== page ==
The biggest trial to reduce working time has been carried out in Iceland and has turned out to be a great success, so much so that the idea should be taken up in the UK, says The Independent.
More than 1% of the Icelandic population took part in this pilot program between 2015 and 2019. The aim was to reduce the working week to 35-36 hours, without reducing the overall salary. A joint analysis by Icelandic and UK think tanks found that the trials, involving around 2,500 people, boosted their productivity and well-being and resulted in permanent change.
Icelandic unions, which collectively negotiate the wages and working conditions of most of the country’s workers, have already started negotiations to reduce the volume of working hours. The researchers estimate that as a result of new agreements reached in 2019-2021 after this trial, 86% of the entire Icelandic workforce now benefits from reduced working hours or more flexible contracts, making it possible to apply for a reduction of working time.
A model to export
The trials were launched by Reykjavik city hall and the Icelandic national government after pressure from unions and civil society. The experience included employees used to the 9 am-5pm schedule, as well as others working non-traditional schedules. It took place in workplaces such as offices, schools, hospitals and social services. Thanks to a series of indicators, think tanks Autonomy in the UK and the Association for Sustainability and Democracy (Alda) in Iceland have shown that the well-being of workers has improved considerably. Stress, burnout as well as health and work-life balance improved significantly among all groups. As a result, the productivity of individuals stagnated or increased in the majority of the workplaces in the trial.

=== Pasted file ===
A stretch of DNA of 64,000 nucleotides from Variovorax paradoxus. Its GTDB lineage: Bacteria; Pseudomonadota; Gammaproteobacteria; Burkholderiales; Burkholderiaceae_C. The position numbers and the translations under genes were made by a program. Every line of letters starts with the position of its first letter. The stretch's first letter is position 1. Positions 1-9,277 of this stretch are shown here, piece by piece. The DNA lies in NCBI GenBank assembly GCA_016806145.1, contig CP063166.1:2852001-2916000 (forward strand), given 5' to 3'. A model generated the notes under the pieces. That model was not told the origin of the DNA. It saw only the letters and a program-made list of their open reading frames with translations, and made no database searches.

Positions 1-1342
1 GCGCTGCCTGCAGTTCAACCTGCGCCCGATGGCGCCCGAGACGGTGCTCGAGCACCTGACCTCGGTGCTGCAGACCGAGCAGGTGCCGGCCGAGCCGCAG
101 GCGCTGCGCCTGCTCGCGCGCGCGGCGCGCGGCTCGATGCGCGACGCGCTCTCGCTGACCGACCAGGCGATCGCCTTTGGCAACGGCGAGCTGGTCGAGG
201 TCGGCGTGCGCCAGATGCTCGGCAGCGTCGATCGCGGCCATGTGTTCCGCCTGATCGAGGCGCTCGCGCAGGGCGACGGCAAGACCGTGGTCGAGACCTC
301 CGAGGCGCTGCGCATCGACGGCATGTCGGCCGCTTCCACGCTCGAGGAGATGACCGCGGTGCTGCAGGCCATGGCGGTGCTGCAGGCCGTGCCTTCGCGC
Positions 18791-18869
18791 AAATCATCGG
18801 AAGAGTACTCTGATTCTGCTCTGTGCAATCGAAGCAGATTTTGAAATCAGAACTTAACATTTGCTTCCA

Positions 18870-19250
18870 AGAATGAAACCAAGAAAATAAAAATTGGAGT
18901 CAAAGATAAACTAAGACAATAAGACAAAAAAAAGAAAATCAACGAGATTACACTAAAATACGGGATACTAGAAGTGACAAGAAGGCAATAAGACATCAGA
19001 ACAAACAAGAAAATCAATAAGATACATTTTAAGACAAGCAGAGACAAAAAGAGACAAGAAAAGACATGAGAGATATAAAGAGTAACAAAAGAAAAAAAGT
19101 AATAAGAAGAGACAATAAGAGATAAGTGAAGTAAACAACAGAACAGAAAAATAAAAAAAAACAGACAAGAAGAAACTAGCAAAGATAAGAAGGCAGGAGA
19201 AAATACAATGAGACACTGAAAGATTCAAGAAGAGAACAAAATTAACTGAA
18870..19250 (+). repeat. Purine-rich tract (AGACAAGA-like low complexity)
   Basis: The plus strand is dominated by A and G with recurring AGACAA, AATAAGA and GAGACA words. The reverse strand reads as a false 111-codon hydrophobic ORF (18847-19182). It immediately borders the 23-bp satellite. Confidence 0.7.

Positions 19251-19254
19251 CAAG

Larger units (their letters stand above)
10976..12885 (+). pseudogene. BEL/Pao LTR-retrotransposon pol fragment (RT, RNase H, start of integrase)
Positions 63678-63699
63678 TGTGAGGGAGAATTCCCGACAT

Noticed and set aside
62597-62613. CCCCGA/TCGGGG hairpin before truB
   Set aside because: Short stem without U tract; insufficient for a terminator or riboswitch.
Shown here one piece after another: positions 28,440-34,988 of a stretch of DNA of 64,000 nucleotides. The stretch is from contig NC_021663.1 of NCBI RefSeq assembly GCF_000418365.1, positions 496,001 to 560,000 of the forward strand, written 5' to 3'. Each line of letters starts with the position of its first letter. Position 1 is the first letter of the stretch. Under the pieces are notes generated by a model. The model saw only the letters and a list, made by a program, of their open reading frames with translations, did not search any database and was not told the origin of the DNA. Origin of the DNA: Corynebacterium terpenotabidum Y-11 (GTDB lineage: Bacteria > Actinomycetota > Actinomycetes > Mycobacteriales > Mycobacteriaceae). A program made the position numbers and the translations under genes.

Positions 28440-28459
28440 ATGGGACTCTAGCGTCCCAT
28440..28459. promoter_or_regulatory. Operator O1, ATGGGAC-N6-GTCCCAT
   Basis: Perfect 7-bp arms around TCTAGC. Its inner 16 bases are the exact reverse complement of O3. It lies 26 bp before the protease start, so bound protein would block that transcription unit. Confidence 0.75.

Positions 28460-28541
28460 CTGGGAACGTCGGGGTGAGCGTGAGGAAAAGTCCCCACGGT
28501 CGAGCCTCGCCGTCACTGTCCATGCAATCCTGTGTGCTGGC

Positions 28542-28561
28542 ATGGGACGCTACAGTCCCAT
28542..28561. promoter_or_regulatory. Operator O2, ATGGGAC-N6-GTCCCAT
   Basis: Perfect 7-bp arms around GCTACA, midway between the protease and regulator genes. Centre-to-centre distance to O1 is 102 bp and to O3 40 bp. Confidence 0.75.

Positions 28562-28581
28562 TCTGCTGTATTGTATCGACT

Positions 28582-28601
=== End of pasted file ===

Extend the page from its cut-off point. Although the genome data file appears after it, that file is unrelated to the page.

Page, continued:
“The experience of reducing weekly working hours in Iceland teaches us not only that it is possible to work less, even in modern times, but also that gradual change is possible”, says Gudmundur D. Haraldsson, an Alda researcher. The test had been developed so as not to change the budget of the town hall and the government. Will Stronge, Research Director at Autonomy, explains: “This study shows that the world’s largest trial of a shorter workweek in the public sector is a resounding success. It shows that the public sector is ready to be a pioneer of reduced workweeks – and that lessons need to be learned by other governments. ”
In the UK in particular, the idea of a four-day week enjoys broad support, with forty-five MPs signing a motion asking the government to study the proposal. A poll released last year by Survation found that 63% of the population supported a four-day work week without a cut in pay, and 12% opposed it.
Source: Slate.fr by www.slate.fr.
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